Northwestern researchers have developed a drug that could freeze the spread of prostate cancer.
“If you can just imagine the side effects of prostate cancer treatment, you’re either castrated physically, or you’re castrated chemically,” said Phil Hoffer, an 11-year prostate cancer survivor who runs a support group.
Prostate cancer is the most common cancer in men. If the drug halts the cancer early, surgery can easily remove it.
Dr. Li Xu, research professor at NU’s Feinberg School of Medicine, presented the NU team’s findings April 3 at the 2012 American Association for Cancer Research conference in Chicago. Dr. Ray Bergan, the director of experimental therapeutics at the Robert H. Lurie Comprehensive Cancer Center, described the drug as “the first of its inhibits.”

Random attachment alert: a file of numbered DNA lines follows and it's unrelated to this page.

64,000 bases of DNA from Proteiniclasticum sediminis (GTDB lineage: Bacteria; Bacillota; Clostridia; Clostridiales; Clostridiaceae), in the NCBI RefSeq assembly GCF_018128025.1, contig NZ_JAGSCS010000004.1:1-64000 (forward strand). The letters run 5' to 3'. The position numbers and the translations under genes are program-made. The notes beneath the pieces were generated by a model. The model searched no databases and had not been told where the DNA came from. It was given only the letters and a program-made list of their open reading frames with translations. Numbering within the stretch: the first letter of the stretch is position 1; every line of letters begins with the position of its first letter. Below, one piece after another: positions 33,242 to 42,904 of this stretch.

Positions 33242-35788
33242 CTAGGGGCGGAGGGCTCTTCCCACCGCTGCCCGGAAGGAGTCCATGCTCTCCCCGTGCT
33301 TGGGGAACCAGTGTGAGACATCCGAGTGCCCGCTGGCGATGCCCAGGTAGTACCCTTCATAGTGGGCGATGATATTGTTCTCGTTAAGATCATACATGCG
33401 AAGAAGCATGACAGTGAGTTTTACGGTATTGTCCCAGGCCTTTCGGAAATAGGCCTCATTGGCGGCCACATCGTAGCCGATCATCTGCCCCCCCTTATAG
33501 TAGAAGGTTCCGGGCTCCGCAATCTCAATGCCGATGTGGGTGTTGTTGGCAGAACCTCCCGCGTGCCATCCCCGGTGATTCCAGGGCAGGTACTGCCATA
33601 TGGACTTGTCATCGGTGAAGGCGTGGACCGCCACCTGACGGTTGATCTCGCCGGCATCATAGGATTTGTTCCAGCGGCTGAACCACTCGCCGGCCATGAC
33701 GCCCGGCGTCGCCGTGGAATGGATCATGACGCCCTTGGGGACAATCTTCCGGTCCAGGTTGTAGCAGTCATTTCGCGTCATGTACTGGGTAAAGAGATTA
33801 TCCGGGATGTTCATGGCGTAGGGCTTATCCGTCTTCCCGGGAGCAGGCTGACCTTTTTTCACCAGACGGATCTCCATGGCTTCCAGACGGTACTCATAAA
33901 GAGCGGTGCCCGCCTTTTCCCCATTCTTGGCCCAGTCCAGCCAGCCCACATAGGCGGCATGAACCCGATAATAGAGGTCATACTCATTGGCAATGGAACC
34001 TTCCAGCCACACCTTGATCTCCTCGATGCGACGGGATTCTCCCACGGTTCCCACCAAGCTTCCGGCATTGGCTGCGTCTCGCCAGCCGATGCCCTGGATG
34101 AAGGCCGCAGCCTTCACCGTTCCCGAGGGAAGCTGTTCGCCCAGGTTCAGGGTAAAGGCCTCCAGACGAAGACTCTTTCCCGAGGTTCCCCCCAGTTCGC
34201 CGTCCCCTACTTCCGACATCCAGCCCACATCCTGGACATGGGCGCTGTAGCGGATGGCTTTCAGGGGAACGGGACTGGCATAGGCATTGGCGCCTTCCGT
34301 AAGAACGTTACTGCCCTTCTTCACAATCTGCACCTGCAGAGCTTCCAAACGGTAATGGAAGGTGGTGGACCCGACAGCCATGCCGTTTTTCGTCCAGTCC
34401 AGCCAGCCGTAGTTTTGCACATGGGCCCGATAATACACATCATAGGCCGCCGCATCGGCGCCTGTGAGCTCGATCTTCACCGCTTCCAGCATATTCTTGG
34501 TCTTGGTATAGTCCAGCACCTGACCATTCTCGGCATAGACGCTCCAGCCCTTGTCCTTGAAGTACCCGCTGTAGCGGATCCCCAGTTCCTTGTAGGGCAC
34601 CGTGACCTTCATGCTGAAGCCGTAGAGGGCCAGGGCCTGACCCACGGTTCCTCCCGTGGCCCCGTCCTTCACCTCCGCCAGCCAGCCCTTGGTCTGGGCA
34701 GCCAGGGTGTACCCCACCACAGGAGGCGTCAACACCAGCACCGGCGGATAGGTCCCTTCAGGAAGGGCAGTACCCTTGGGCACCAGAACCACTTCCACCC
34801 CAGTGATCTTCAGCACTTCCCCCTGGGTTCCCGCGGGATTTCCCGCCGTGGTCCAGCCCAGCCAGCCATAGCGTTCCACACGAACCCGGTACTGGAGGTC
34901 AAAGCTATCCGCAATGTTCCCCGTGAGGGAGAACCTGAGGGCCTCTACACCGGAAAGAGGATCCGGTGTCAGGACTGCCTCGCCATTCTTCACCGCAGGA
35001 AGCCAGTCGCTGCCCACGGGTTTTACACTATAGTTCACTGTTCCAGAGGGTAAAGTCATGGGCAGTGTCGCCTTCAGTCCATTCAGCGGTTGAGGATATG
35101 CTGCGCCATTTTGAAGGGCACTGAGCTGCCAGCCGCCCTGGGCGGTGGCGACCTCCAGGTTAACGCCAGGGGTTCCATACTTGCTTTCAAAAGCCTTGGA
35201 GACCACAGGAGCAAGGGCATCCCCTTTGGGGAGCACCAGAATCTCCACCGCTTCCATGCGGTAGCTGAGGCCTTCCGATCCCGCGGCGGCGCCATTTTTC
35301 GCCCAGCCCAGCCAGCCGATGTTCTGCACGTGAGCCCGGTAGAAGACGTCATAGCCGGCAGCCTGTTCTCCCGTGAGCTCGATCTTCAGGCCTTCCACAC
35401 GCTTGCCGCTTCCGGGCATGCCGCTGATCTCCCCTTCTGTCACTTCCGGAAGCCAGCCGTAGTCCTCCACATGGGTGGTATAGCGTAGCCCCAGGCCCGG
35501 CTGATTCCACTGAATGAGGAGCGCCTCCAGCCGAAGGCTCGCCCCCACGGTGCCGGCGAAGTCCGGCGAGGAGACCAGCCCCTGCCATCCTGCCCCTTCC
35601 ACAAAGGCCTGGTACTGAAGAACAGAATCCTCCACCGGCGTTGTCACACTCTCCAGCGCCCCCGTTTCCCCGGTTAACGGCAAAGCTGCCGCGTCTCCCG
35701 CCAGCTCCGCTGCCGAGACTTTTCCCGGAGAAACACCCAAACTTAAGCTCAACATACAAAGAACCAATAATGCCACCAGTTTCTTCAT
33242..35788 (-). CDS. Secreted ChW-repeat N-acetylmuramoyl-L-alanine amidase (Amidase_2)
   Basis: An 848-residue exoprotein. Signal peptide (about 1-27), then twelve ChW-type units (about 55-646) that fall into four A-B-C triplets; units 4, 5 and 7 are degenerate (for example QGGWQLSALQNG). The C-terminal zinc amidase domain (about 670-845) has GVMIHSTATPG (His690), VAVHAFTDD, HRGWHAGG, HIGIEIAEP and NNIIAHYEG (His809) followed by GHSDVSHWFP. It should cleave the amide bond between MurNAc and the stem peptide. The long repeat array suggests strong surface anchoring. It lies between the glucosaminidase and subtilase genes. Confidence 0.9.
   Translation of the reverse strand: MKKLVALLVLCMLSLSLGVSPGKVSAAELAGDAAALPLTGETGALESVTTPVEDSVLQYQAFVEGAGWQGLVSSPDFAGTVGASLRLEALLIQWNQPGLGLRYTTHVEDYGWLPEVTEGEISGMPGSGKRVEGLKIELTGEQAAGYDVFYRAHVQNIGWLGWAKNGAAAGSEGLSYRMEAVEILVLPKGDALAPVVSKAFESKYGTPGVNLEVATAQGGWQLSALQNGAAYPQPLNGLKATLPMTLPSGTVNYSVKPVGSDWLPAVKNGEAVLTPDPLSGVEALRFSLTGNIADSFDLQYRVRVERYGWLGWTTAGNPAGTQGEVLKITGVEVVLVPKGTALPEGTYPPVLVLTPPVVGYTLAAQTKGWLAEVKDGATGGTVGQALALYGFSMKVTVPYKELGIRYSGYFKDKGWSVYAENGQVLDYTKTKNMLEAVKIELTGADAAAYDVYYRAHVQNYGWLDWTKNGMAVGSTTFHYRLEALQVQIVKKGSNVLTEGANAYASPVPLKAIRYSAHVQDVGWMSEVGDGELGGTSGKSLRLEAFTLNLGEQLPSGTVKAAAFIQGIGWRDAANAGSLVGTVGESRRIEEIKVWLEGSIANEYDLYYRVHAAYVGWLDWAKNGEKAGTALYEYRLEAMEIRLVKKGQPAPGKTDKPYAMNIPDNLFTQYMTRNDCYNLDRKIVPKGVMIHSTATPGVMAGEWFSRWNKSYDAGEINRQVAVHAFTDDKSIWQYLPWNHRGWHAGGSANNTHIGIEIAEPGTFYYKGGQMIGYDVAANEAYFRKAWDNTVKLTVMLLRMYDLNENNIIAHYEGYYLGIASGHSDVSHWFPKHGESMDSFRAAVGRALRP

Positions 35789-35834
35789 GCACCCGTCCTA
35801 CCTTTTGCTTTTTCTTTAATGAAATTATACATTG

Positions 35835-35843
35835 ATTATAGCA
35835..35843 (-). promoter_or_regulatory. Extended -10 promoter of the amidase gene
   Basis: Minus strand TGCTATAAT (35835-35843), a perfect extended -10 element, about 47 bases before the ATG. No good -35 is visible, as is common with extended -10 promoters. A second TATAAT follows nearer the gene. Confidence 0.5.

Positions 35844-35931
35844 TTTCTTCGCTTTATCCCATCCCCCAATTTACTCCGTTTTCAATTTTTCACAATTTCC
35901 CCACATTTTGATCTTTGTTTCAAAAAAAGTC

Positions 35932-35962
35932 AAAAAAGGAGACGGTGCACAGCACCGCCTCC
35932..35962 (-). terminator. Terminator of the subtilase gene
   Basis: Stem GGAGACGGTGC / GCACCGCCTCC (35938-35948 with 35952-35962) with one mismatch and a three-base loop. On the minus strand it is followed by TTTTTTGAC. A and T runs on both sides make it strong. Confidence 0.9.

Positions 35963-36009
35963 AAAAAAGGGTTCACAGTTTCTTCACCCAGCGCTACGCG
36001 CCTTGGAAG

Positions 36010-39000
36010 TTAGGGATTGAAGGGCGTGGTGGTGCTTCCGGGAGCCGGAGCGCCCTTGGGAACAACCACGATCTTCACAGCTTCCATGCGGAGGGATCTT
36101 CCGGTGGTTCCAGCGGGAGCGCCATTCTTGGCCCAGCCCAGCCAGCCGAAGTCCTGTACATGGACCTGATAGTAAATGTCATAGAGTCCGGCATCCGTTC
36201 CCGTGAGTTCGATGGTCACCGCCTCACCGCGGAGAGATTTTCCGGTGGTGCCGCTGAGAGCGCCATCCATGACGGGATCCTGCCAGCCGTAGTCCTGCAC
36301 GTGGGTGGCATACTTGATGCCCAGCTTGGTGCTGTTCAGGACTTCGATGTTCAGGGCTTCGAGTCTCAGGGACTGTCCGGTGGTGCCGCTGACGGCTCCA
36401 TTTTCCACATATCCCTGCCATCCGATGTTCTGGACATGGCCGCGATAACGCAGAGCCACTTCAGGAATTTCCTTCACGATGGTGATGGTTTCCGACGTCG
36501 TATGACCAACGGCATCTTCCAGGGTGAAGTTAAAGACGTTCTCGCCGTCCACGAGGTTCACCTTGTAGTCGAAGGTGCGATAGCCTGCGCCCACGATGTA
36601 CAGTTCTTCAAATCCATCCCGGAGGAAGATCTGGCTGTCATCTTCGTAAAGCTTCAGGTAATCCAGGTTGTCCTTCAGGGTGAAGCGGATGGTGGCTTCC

Once the team can narrow down the real effects, Bergansaid he hopes to test the drug in humans. The team is currently searching for monetary sources, because the drug development process can be extremely costly, Bergan said.
If the drug is successful in treating prostate cancer in humans, it could dramtically improve quality of life for patients.
“You’re taking all those drugs plus chemotherapy, and you don’t throw up or get sick, but you do get very, very tired,” Hoffer said. “Anything that can reduce the side effects I feel very positively